“Judas and the Black Messiah” fails to capture the revolutionary spirit of Fred Hampton

Jack Harris ’22 reviews the new film “Judas and the Black Messiah,” and goes over how it fails to pay tribute to its subject matter.


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Fred Hampton delivers a speech in 1969.

“Judas and the Black Messiah” is a… complicated film. But not quite complicated enough. Shaka King’s directorial debut tells the story of how Fred Hampton, chairman of the Illinois Black Panther Party, was murdered by the FBI, and how he was betrayed by a fellow Black Panther, Bill O’Neal. The film does an excellent job capturing the atmosphere of the era, but ultimately makes several confounding decisions that hold it back from being a great film, and in some ways insult the memory of Fred Hampton.

The movie is excellently made. It’s obvious how passionate a filmmaker Shaka King is, and his directing is the most impressive aspect of the film, tying everything together to create an immersive viewing experience. The cinematography makes each moment feel more impactful, with each shot feeling as though it has a purpose. The soundtrack is perfect, with the music of 1960s Chicago being perfectly complemented by the original score. Hampton is played by Daniel Kaluuya (Get Out), who does a fantastic job in his performance. Fred Hampton was a larger-than-life figure when he spoke, and the film rightfully declares him a poet. Kaluuya handles these scenes, such as Hampton’s famous “I am a revolutionary” speech, with ease. Kaluuya also brings more depth to Hampton, by shining in the scenes between Hampton and his Fiance, Deborah Johnson. Bill O’Neal is played by Lakeith Stanfield (Sorry to Bother You), is in many ways is the main character of the film. Despite the scenes between Hampton and Johnson, much of the conflict comes from O’Neal’s internal conflict over being an FBI informant. And this is where the film’s issues start to become apparent.

Fred Hampton’s politics of social revolution for the people, by the people, and his message of unification, are reduced down to throwaway sentences.”

— Jack Harris '22

Much of the film had to be fictionalized, due to several reasons. One is that O’Neal virtually never spoke of his time with the Black Panthers, the other being that most FBI officials involved with the assassination are known to have lied about what actually happened. So the film does a bit of editorializing. The film depicts O’Neal as a man who is broken by his work, and an emotional wreck by the end of the movie. O’Neal took his own life in 1990, so no one will ever know for certain what was going through his head but there are two facts that paint a different picture. One is that O’Neal remained an FBI informant for five years after the assassination, and the other is that O’Neal had a grudge against Hampton, after an incident where Hampton demoted O’Neal for attempting to torture potential informants. I am not saying that the depiction of O’Neal is wrong, and in fact, at times the fact that a white FBI agent is controlling this young black man works well for the narrative, but, it does come off slightly questionable that the film gives O’Neal a greater impact than Hampton.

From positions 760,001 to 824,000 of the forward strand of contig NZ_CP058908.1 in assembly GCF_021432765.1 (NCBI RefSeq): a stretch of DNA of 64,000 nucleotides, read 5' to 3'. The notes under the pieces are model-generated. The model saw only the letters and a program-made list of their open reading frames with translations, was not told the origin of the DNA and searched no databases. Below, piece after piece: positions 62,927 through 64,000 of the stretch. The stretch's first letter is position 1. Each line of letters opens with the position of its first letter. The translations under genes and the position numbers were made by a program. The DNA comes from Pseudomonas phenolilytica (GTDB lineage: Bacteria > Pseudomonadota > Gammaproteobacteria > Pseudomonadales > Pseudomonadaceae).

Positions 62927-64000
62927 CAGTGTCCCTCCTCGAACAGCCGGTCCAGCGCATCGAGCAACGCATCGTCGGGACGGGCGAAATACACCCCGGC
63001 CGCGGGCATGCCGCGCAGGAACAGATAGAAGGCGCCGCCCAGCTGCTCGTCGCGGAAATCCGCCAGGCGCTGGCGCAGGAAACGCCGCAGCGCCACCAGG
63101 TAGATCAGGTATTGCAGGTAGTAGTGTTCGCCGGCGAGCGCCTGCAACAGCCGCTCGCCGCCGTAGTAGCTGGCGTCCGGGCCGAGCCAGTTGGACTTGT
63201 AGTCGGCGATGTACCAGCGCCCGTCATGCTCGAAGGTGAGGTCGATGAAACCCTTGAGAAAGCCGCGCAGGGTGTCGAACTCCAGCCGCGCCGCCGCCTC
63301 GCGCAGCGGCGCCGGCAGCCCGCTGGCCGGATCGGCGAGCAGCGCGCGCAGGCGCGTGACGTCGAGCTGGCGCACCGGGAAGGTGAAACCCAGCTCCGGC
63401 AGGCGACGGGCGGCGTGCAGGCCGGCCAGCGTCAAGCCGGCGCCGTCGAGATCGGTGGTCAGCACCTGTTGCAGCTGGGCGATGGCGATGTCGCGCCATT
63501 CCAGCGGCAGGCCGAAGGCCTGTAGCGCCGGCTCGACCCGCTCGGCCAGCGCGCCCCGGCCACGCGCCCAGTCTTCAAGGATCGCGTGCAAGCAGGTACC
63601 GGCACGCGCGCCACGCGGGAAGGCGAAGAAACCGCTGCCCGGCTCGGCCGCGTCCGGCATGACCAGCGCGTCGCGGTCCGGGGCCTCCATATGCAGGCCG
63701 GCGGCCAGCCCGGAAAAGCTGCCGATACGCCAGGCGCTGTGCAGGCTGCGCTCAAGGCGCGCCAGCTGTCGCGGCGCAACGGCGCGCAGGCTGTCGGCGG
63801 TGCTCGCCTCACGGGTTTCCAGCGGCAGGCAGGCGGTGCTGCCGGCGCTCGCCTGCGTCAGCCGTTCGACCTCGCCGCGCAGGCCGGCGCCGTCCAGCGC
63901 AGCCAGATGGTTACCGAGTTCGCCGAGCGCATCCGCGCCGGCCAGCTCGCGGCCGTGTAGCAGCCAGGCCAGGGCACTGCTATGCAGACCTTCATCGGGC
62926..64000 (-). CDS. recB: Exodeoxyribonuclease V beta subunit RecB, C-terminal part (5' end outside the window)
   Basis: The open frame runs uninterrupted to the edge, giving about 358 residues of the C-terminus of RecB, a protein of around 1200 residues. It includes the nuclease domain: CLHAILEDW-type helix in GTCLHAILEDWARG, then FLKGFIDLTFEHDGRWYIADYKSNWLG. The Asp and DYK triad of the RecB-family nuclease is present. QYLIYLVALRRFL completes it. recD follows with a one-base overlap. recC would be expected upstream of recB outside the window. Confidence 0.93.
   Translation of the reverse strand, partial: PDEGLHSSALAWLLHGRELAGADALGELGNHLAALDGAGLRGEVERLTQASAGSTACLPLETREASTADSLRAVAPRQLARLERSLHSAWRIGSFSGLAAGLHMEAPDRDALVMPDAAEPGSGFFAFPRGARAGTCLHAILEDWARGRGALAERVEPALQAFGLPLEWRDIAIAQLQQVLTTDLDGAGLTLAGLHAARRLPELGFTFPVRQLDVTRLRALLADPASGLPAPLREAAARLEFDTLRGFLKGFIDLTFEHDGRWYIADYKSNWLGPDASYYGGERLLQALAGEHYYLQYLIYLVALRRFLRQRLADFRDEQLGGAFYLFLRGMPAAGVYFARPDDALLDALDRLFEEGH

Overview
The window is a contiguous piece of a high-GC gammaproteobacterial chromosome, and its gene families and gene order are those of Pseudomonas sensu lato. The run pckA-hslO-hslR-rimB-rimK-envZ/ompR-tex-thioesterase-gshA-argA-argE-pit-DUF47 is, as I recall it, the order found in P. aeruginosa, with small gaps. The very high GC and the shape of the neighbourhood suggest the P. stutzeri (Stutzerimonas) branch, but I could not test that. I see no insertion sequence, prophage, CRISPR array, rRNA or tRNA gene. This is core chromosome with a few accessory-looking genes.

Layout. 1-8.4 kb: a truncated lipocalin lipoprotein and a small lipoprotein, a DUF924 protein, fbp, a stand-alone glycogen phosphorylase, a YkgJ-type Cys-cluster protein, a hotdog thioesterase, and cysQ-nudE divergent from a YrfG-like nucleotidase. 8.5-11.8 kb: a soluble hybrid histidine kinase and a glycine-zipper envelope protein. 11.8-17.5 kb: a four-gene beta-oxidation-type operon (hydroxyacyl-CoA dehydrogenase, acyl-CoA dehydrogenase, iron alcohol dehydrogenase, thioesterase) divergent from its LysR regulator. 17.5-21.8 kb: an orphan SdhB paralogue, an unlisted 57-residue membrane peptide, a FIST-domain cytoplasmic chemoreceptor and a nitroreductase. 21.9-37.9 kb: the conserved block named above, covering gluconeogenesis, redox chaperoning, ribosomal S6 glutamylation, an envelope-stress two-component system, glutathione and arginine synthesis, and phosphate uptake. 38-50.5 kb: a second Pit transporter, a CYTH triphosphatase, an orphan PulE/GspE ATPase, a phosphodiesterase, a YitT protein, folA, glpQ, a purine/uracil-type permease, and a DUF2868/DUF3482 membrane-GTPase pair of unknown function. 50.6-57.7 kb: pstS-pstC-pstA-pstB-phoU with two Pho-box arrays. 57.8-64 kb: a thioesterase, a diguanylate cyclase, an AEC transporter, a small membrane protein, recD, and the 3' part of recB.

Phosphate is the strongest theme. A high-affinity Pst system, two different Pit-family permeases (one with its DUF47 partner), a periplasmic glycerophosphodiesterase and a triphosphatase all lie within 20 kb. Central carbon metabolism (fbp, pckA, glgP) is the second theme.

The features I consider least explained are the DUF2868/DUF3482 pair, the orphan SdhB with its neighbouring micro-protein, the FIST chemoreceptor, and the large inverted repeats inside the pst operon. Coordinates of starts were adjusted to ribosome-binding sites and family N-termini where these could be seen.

The other issue with the amount of focus on O’Neal is the attention taken away from Hampton. As great as Kaluuya’s performance is, he does not get enough screen time to capture the man he was cast to play. Fred Hampton’s politics of social revolution for the people, by the people, and his message of unification, are reduced down to throwaway sentences. Socialism is mentioned in passing throughout the movie, despite it being the basis of the Black Panther Party. 

The fact that a white FBI agent is controlling this young black man works well for the narrative”

Ultimately, the film fails to capture Fred Hampton. At the end of the film you still don’t really understand why the FBI decided to assassinate him, or why J. Edgar Hoover feared he would be the Black Messiah. Because, in truth, that’s exactly what Fred Hampton was going to be. Fred Hampton was 21 when he was murdered, and was going to be named the party’s central committee chief of staff, and was already being considered as the future leader of the entire Black Panther Party. But that would not have been enough for Fred Hampton. The man who began cooking breakfast for hungry children at age 10, organized a movement for teachers’ rights while in high school, and united the disenfranchised peoples of Chicago would not have stopped. Ever. That is why the FBI was scared of Fred Hampton. It’s why he was murdered. It’s why he could’ve been the Black Messiah.